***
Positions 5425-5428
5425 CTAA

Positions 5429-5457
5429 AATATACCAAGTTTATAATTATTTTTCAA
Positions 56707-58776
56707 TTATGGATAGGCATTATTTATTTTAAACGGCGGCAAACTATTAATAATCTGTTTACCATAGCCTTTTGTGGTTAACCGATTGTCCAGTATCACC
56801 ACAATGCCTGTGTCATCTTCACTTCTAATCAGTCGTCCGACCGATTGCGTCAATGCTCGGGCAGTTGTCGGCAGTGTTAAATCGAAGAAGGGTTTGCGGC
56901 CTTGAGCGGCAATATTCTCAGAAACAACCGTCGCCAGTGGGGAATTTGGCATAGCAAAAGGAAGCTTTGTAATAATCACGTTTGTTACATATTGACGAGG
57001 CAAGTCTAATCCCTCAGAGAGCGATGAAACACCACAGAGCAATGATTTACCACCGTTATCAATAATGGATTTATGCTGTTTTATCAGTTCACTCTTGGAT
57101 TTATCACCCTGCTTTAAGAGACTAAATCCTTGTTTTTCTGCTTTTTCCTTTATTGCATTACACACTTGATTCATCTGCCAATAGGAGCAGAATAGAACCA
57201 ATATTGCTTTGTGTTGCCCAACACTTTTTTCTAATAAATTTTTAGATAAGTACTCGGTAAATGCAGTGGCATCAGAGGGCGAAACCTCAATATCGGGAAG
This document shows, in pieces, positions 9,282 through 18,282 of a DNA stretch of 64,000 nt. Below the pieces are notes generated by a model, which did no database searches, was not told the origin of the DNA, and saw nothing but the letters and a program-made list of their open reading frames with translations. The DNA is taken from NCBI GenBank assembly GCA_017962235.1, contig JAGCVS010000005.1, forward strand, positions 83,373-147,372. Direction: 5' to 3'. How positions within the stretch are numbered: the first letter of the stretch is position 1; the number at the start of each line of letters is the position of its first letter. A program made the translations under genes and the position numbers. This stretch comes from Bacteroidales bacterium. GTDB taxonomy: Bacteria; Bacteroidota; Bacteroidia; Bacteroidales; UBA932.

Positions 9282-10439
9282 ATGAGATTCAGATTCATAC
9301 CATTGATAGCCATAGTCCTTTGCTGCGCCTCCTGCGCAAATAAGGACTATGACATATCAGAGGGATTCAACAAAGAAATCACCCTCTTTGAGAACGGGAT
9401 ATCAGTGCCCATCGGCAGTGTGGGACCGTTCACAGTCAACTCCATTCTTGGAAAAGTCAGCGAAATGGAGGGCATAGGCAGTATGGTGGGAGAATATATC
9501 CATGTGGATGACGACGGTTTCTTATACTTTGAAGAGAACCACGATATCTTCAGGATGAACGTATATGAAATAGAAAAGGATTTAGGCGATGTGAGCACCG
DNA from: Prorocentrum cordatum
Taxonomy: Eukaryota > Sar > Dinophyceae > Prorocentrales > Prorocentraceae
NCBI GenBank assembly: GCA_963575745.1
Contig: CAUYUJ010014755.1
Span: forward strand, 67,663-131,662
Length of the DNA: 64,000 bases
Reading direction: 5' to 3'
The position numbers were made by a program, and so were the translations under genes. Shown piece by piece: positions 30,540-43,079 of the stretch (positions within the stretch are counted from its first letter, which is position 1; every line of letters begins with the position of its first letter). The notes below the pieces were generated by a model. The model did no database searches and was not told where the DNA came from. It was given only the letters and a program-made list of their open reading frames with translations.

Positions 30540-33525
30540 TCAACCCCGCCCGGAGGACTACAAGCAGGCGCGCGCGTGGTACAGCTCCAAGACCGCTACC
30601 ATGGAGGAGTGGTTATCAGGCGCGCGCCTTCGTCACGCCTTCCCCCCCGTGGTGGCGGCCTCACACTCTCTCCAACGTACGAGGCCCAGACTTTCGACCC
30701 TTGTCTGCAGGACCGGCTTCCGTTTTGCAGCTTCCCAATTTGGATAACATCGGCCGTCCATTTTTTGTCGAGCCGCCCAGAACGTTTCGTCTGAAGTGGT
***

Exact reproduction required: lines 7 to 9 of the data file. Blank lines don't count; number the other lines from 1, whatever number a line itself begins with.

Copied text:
56801 ACAATGCCTGTGTCATCTTCACTTCTAATCAGTCGTCCGACCGATTGCGTCAATGCTCGGGCAGTTGTCGGCAGTGTTAAATCGAAGAAGGGTTTGCGGC
56901 CTTGAGCGGCAATATTCTCAGAAACAACCGTCGCCAGTGGGGAATTTGGCATAGCAAAAGGAAGCTTTGTAATAATCACGTTTGTTACATATTGACGAGG
57001 CAAGTCTAATCCCTCAGAGAGCGATGAAACACCACAGAGCAATGATTTACCACCGTTATCAATAATGGATTTATGCTGTTTTATCAGTTCACTCTTGGAT